House Speaker Nancy Pelosi (D-Calif.) was so confident that Democrats would get unified control of Washington that she began publicly discussing how the party would move forward to implement an ambitious agenda on multiple fronts, from health care to economic relief to infrastructure. She was eyeing a legislative maneuver called “budget reconciliation” to push extensive legislation through the Senate without GOP votes — the same mechanism that Republicans used to pass their partisan tax bill in the first year of Trump’s term, and that Democrats used to pass the Affordable Care Act under President Barack Obama…

The potential for such far-reaching legislation all but vanished barely 24 hours later as Democrats saw their chances to reclaim the Senate slip away — and with it the ability to pass legislation on a party-line vote. Instead, House Democrats will be forced to make deals with a Senate that is still led by Majority Leader Mitch McConnell (R-Ky.), who is likely to have little interest in legislation of the scope the Democrats were envisioning. Pelosi will be presiding over a shrunken majority, giving her less room to maneuver…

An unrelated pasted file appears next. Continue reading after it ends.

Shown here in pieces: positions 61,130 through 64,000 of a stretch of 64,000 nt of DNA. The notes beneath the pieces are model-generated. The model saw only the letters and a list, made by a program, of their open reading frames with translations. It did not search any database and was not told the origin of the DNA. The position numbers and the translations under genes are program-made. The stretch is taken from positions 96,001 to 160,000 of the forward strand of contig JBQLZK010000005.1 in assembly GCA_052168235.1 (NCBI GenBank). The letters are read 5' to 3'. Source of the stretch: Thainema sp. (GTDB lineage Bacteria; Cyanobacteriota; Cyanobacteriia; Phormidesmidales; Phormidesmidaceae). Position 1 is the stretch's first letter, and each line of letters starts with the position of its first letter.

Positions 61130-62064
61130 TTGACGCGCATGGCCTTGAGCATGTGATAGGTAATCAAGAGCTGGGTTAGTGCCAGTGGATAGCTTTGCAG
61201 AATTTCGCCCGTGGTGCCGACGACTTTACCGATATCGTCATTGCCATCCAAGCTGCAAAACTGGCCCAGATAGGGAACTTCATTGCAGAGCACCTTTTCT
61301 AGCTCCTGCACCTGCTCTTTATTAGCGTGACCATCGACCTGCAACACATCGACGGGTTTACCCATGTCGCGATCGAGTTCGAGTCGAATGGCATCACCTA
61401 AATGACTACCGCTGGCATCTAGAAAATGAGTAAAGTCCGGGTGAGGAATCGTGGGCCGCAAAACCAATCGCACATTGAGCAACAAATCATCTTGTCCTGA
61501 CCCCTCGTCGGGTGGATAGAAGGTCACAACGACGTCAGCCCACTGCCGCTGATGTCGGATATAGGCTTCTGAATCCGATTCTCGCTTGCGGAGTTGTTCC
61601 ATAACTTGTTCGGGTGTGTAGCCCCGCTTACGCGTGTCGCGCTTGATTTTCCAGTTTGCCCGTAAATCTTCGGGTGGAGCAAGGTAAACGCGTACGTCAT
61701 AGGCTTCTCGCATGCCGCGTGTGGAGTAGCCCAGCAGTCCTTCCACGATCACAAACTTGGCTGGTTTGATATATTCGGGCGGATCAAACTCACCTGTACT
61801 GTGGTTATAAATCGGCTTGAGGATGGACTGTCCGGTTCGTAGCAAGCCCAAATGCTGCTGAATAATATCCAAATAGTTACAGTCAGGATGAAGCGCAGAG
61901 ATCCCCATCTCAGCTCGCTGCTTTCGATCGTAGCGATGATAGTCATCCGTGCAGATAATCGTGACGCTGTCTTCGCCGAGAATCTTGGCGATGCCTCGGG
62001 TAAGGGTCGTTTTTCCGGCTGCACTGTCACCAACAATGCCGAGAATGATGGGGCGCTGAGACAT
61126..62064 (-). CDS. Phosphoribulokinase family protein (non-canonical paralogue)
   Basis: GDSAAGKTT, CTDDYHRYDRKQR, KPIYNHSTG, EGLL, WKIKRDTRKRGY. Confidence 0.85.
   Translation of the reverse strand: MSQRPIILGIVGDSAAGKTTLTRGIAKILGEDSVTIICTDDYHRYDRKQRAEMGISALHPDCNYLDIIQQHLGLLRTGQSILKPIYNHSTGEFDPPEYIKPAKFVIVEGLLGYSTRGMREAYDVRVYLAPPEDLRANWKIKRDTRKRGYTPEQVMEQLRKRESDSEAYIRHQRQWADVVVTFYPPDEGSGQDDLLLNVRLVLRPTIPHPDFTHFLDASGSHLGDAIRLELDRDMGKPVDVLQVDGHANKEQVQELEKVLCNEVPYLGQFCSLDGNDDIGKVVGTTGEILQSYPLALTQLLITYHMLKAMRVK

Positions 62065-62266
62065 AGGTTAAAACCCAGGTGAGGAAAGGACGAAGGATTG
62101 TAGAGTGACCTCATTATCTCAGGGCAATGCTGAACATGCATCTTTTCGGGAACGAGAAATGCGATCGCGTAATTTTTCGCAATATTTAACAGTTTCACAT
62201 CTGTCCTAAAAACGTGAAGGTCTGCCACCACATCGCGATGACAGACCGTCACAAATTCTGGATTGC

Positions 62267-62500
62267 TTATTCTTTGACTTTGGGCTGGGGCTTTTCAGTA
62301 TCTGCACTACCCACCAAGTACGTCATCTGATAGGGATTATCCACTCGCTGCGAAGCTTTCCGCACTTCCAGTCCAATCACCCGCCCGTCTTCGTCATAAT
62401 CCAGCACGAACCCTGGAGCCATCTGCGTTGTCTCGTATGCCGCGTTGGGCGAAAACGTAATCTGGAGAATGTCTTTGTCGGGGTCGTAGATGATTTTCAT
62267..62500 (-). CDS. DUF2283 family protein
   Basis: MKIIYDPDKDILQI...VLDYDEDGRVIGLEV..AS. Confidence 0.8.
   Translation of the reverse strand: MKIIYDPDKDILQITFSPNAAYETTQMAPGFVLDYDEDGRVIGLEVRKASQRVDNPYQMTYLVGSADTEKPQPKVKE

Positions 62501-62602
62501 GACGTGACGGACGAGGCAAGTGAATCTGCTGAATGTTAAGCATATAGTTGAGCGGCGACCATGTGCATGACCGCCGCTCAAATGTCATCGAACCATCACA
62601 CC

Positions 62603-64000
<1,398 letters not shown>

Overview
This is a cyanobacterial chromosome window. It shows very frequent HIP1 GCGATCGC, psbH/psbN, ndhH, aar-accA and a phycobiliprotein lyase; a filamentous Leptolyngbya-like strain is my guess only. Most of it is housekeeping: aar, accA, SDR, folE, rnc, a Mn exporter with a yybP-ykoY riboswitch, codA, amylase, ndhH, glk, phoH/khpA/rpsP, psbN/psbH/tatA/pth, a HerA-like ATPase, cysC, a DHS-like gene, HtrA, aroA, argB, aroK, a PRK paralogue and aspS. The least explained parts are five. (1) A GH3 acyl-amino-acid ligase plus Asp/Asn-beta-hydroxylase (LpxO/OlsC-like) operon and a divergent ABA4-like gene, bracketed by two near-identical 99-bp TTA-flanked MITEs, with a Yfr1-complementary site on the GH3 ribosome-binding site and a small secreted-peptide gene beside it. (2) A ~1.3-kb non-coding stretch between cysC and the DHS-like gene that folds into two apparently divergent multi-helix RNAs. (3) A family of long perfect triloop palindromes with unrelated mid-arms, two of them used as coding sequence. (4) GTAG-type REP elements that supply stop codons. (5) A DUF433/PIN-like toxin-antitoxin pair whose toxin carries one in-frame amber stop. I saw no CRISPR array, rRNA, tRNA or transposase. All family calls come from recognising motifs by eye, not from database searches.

“We all felt that we had the possibility of being able to really change the direction of the country, and that’s not looking like a realistic possibility right now,” said House Budget Committee Chairman John Yarmuth (D-Ky.). “We had prepared a lot of memos on things like reconciliation that now we’re going to have to file away unless something crazy happens in the Senate.”…

Not all Democrats, though, have conceded they will scale back their plans.